Did I Do That?
Find the audio here. ...I warned you.
Joey Lawrence played Joey Russo, Blossom's slow-witted jock brother. While Joey may not have been particularly adept at schoolwork, he was skilled in extreme repetition of the word, "Whoa!" It really worked for him, considering he was relatively shocked and surprised at everything. Before you knew it, we were all whoa-ing right along with him. By the way, have you seen a recent photo of Joey? I'm pretty sure you have, considering he danced with the stars, but really, it's enough to make you say, well, whoa.
Southpark was not particularly revered for its subtlety. It's humor was more along the lines of crass and juvenile than nuanced and sophisticated. Co-creators Matt Parker and Trey Stone's juvenile humor is well-suited to their third grade subjects, though the level of appropriateness is probably a bit beyond elementary. In each episode of the first five or so seasons, major character Kenny McCormick was brutally killed in some unspeakable way. With each coming death, one of his friends would inevitably exclaim, "Oh my God! They killed Kenny! You bastards!" While the gag has since been largely abandoned, it was a predominant theme in early seasons. In typical cartoon fashion, by the time the next episode aired there was Kenny, alive and well without explanation.
Oh my God! They killed Kenny! You bastards!
The Simpsons' cultural impact is so immense that they actually managed to impact the gold standard of language: the dictionary. That's right, the Oxford English Dictionary actually began including the phrase is its 2001 edition. Though originally billed simply as "annoyed grunt" in production scripts, voice actor Dan Castallanetta did his magic and left and lasting impact on our language.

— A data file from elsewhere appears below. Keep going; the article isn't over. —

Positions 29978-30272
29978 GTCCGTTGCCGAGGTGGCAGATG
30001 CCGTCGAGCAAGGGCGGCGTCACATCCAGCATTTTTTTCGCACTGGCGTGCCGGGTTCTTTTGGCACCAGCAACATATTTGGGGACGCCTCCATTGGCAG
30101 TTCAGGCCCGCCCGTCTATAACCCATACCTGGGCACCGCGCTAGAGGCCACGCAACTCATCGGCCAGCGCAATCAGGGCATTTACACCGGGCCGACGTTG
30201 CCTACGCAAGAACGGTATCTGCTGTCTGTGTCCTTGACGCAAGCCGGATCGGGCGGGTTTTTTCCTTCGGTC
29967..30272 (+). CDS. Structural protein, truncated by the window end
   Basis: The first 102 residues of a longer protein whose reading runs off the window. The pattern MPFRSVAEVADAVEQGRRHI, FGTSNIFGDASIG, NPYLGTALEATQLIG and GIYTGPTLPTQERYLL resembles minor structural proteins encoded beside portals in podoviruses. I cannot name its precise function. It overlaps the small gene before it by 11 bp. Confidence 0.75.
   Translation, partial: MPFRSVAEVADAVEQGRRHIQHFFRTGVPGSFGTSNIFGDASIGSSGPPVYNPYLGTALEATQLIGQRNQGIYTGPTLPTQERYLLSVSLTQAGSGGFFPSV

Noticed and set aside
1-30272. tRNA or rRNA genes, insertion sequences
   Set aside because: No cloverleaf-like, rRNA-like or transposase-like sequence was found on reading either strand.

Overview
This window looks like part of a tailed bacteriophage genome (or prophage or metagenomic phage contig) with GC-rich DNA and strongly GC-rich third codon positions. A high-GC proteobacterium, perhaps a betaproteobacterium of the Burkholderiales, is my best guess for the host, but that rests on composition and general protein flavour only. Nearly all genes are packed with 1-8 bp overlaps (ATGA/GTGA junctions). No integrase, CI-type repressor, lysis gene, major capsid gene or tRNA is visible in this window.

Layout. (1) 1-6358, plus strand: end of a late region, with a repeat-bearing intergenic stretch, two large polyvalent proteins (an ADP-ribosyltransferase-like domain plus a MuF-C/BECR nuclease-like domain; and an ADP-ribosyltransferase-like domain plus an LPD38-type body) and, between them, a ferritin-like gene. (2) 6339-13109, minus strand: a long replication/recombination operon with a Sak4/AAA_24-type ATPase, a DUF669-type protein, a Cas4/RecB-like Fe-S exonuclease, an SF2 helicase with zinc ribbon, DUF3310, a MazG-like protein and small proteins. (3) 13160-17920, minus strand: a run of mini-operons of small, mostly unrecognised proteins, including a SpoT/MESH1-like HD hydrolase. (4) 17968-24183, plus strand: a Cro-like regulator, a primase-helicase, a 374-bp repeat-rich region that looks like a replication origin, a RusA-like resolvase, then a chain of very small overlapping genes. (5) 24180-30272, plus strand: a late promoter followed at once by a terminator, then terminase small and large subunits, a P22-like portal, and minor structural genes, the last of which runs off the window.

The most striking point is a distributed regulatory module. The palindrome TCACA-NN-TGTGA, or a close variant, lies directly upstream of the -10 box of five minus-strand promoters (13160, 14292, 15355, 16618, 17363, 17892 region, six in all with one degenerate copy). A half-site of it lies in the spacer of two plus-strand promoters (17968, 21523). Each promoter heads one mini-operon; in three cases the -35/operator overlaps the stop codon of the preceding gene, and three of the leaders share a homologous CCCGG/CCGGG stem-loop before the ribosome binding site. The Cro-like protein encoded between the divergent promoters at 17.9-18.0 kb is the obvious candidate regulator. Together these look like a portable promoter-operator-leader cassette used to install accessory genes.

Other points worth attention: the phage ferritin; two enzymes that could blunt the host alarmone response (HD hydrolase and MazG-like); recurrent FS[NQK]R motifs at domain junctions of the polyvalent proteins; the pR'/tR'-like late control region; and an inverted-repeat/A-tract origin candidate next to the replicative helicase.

Homer isn't the only Simpson to infiltrate our language: son Bart has left quite the indentation himself. Bart's recognizable phrases are vast, though they were far more prevalent in early seasons. Here's a light smattering of these once-delightful but now decidedly overused Bart-isms:
Don't Have a Cow, Man!
Eat my Shorts
Baby Dinosaur was right, you know. Who doesn't love babies? Especially baby dinosaur puppets? You'd have to have a heart of steel to not aww just ever so slightly at his misshapen-headed appearance. Baby was rather lovable, and sought to remind us of it at every turn. My all time favorite incarnation of Baby's catch phrase is in his inexplicably entertaining music video:
I'm the baby, gotta love me!
Who Wants to Be a Millionaire:
Who doesn't love a good dose of suspense? I certainly imagine Regis Philbin and the producers of Who Wants to be a Millionaire? were pretty partial to it. Hence all of the hemming and hawing and dun-dun-dun music. It's all enough stress to give you a heart attack, even if you're just playing along at home. Perhaps the most suspenseful moment was in Regis's poker-faced delivery of, "Is that your final answer?" The question was enough to make even the most confident of contestants hesitant to commit. The show's immense popularity meant this phrase was everywhere, from coffee mugs to t-shirts, leaving most of us wishing that he'd just let the contestant decide for himself already.
Is that your final answer?
Naturally this list is far from complete, but it does represent some of the most overused and over-repeated television catch phrases of the 1990s. While now it is safe to reminsce on them from a safe chronological distance, at the time the casual insertion of these phrases into everyday conversation led to inevitable moans and groans. Remember folks, don't try this at home. Just because it's funny when someone making a million dollars per episode says it does not guarantee it will have a similar effect coming out of your mouth. Don't say I didn't warn you.